Tips for Recording Reserve Transactions

Written by David T. Schwindt, CPA RS PRA Published: 15 August 2013

Once the budget process is over and boards and management companies settle in to the new year, the question of how to record expenses on an ongoing basis becomes a relevant issue.

Generally accepted accounting principles require a separation of operating and replacement reserve transactions. Not all accounting systems have the capability of presenting activity that mirrors the presentation in audited financial statements. However, most accounting systems allow the separation of activities via separate account codes. This article provides certain tips to aid in the correct coding of transactions and the correct presentation of financial information.

As mentioned above, reserve transactions should be reported as separately as possible given the limitation of the accounting software. At the very least, the portion of the total assessments relating to reserves should be deposited in the reserve bank account on a timely basis. Accounting treatment to accomplish this varies, but the key is to make sure reserve cash is kept separate from operating cash.

Reserve expenditures should be reported separate from operating expenses. Most accounting software packages allow for separate recording via account codes. The correct coding of expenditures in the accounting system is the critical event that allows for proper presentation of each fund. Therefore, the individual responsible for coding each transaction in the proper expense line item needs to be very familiar with the operating and replacement reserve budgets. The replacement reserve budget is detailed in the reserve study. Reserve studies generally provide a list of components that will require replacement and repair, as well as a list of expected expenditures relating to each year. It may be helpful to set up an expense account code in the financial statements to match each expected reserve expenditure, much the same as account codes are set up for budgeted operating expenses. Many associations have one line item for reserve expenditures labeled “major maintenance and repairs”. Although this may aid in the ease of recording, it does not give the reader of the financial statements adequate information on specific expenditures. We suggest that associations consider expanding their reserve expense account codes to accommodate major classes of reserve expenditures.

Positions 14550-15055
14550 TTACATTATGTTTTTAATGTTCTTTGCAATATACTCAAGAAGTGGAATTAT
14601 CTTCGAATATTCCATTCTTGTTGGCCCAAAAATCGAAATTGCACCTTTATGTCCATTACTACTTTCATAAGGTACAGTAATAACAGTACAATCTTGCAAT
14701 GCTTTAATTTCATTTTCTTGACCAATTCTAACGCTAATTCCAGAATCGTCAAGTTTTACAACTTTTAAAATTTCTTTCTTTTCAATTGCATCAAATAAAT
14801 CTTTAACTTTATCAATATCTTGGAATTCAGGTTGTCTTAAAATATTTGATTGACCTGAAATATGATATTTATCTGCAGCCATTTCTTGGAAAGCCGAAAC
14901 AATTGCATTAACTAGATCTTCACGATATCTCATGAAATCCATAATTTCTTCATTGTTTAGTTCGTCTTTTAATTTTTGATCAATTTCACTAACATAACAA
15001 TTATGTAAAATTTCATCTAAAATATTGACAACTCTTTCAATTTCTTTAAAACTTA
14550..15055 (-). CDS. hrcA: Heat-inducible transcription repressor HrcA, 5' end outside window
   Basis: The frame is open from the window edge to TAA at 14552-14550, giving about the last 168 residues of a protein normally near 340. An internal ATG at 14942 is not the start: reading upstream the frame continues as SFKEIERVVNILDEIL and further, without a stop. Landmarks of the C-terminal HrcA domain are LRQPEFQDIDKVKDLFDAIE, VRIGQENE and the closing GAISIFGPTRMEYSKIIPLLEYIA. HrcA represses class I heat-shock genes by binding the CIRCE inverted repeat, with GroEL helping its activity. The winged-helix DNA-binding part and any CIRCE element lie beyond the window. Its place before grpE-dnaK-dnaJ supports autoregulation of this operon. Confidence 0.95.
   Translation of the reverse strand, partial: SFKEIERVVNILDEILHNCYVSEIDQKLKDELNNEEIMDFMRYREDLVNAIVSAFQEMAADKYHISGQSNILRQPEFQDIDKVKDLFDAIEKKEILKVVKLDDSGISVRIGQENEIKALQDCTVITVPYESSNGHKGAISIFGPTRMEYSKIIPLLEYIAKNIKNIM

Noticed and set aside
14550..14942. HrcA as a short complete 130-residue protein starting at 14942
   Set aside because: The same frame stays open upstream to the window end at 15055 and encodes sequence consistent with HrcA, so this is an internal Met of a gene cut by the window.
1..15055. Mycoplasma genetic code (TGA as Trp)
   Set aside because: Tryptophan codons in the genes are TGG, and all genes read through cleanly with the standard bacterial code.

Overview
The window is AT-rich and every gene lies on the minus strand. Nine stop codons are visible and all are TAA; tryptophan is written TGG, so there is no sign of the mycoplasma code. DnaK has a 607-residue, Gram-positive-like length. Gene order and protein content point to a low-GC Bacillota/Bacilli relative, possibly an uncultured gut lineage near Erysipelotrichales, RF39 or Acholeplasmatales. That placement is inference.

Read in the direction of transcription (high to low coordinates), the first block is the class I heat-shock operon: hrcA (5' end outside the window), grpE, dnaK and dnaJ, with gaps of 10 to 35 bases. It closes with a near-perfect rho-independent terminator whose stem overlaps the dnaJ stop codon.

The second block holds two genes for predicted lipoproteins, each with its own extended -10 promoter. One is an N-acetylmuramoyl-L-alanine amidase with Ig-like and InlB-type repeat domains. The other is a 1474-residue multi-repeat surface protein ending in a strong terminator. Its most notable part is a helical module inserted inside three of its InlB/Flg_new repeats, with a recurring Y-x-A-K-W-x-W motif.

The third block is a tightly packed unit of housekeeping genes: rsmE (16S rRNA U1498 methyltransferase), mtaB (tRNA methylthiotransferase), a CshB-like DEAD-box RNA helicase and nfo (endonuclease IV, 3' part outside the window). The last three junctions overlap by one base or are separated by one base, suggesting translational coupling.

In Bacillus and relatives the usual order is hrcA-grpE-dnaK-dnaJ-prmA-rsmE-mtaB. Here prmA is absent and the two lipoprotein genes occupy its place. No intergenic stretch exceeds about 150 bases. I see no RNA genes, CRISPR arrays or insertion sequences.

Tips for recording reserve transactions:

  • At times, a service provider will send the Association an invoice for work pertaining to both operating and reserve work. The portion pertaining to each fund should be clearly marked on the invoice, and each amount should be posted to the appropriate accounts.
  • The Association may have funds in addition to operating and replacement reserve funds, such as a working capital fund. Activity for additional funds should also have unique accounts pertaining to each fund, and the activity for other funds should not be posted to replacement reserve accounts.
    Account names should be based on components included in the reserve study. The Association can more easily track the frequency of expenditures for individual common elements and actual expenditures for major repairs and replacements. Cost and timing information will be useful when the Association updates its reserve study.
  • Associations often accumulate reserve funds to replace personal property that is subsequently capitalized. When reserves are expended to purchase capitalized assets, a transfer from the reserve fund rather than an expense should be recorded. Since fixed assets are not carried in the reserve fund, the transaction should be presented as a transfer to the operating or other fund.
  • At times the Association, with the Board’s approval, may need to borrow cash from the reserve fund to pay operating expenses. The borrowing of reserve funds should not be recorded as an expense. It should be recorded as an amount due to reserves from operating.
  • Reserve expenditures vary from year to year depending on the schedule for repairs and replacements, so reserve expenditures may be more or less than reserve assessments in any given year. Because of this variance, reserve expenses are not always included in the budget as a line item. Therefore, when the Board is approving expenditures, it is important for the Board to use the reserve study as guidance for approved expenditures.

In conclusion, the key for correctly recording transactions is referencing the budgets, correctly coding the revenue or expense items in the correct accounts, and timely reviewing the transactions/reports to make sure all transactions were recorded appropriately.